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59 of 61 people found the following review helpful By Chris Green on August 8, 2000
Format: Paperback
Roman history, with its conquests, technical advancements, and impact on our modern world can be one of the most facinating subjects known to man. Roman politics, however, is usually one of the most boring. What Graves does with "I, Claudius" is present all the complex political intrigues of the early empire and make them not only bearable, but extremely involving.
Told through the eyes of Tiberius Claudius, the intellectually gifted but physically deformed relation to a series of emperors, the book winds from the last half of Augustus' (the first emperor after Julius Caesar) reign through the notorious times of Caligula, all the while keeping the reader enthralled.
The most remarkable thing about this book is simply that so much HAPPENS. Unlike most works of fiction, Graves' work does not busy itself with flowing descriptions of scenery, beautiful women, or romantic philosophy. Instead, the plot moves from event to event in a fast-paced but still rich combination of history and literary skill. Graves is able to strike an impressive balance between massive amounts of raw information (the history part) and uniquely adept storytelling prowess. Never have I read a book so full of historical fact and yet so utterly enjoyable.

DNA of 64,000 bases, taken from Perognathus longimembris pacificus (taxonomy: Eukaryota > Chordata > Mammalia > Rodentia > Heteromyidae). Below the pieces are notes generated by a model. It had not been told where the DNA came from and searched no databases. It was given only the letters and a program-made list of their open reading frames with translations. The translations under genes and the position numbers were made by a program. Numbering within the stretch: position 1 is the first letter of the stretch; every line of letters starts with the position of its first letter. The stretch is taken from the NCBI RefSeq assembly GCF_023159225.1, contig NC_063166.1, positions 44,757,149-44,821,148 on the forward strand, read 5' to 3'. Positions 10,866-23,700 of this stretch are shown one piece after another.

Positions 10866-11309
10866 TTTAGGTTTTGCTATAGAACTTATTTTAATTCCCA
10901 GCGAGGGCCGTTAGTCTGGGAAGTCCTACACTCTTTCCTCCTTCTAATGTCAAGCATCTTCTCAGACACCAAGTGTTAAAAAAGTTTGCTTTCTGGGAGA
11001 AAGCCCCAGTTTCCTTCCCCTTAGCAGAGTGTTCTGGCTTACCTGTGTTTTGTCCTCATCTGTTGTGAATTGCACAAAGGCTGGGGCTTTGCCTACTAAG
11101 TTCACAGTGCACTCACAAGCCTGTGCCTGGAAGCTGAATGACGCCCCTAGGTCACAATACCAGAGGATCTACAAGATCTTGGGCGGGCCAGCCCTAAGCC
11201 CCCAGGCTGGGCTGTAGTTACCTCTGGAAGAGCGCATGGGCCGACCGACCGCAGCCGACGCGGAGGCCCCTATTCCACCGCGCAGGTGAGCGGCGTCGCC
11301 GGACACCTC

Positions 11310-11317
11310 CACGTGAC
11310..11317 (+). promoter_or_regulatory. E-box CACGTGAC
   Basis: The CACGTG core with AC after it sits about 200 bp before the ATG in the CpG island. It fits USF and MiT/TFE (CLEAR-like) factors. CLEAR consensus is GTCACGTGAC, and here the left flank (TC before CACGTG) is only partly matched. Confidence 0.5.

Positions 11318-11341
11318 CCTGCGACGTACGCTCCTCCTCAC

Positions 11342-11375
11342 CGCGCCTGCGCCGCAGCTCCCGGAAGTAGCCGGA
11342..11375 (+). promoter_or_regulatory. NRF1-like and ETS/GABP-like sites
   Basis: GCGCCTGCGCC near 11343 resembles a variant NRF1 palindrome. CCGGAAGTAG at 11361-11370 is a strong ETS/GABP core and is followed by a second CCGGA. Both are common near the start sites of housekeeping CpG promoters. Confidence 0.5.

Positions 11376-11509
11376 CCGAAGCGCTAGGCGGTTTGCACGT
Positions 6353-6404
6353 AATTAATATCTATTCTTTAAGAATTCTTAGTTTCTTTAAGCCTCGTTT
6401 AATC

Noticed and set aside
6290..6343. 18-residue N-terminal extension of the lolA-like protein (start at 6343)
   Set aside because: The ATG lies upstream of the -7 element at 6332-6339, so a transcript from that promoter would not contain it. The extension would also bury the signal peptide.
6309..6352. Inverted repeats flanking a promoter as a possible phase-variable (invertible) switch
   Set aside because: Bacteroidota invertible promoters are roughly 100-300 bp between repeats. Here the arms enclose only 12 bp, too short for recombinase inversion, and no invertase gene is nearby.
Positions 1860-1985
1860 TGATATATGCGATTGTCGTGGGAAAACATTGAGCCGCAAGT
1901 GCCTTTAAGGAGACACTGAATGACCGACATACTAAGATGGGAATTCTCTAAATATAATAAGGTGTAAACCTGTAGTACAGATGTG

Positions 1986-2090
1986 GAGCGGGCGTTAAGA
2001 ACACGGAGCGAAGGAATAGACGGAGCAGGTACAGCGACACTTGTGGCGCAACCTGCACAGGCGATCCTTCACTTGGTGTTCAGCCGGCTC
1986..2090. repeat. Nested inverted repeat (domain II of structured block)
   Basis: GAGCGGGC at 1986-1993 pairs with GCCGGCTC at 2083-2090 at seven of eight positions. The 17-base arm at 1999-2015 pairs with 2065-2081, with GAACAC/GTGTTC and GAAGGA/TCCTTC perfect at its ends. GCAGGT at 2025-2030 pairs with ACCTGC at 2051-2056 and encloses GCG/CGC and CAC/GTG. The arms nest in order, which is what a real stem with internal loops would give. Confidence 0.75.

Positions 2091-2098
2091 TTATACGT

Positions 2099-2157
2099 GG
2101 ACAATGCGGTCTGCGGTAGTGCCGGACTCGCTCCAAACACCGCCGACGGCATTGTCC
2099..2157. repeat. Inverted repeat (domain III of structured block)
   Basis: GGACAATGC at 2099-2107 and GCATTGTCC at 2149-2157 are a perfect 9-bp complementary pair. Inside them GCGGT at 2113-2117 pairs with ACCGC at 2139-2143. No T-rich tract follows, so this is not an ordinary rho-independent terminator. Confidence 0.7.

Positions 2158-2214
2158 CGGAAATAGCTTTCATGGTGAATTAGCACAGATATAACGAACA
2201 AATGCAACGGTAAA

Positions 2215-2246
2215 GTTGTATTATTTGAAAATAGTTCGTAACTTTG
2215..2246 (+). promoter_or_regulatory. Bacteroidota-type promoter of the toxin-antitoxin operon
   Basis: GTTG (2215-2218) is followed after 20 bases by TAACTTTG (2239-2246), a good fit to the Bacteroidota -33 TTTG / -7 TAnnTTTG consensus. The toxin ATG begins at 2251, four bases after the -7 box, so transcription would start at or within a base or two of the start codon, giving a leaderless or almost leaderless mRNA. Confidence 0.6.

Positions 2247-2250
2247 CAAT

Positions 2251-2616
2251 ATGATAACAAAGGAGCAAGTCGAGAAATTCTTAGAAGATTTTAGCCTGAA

You need NO prior knowledge of Roman history to appreciate this novel. Highly recommended.
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15 of 16 people found the following review helpful By wonderrat on May 17, 2000
Format: Paperback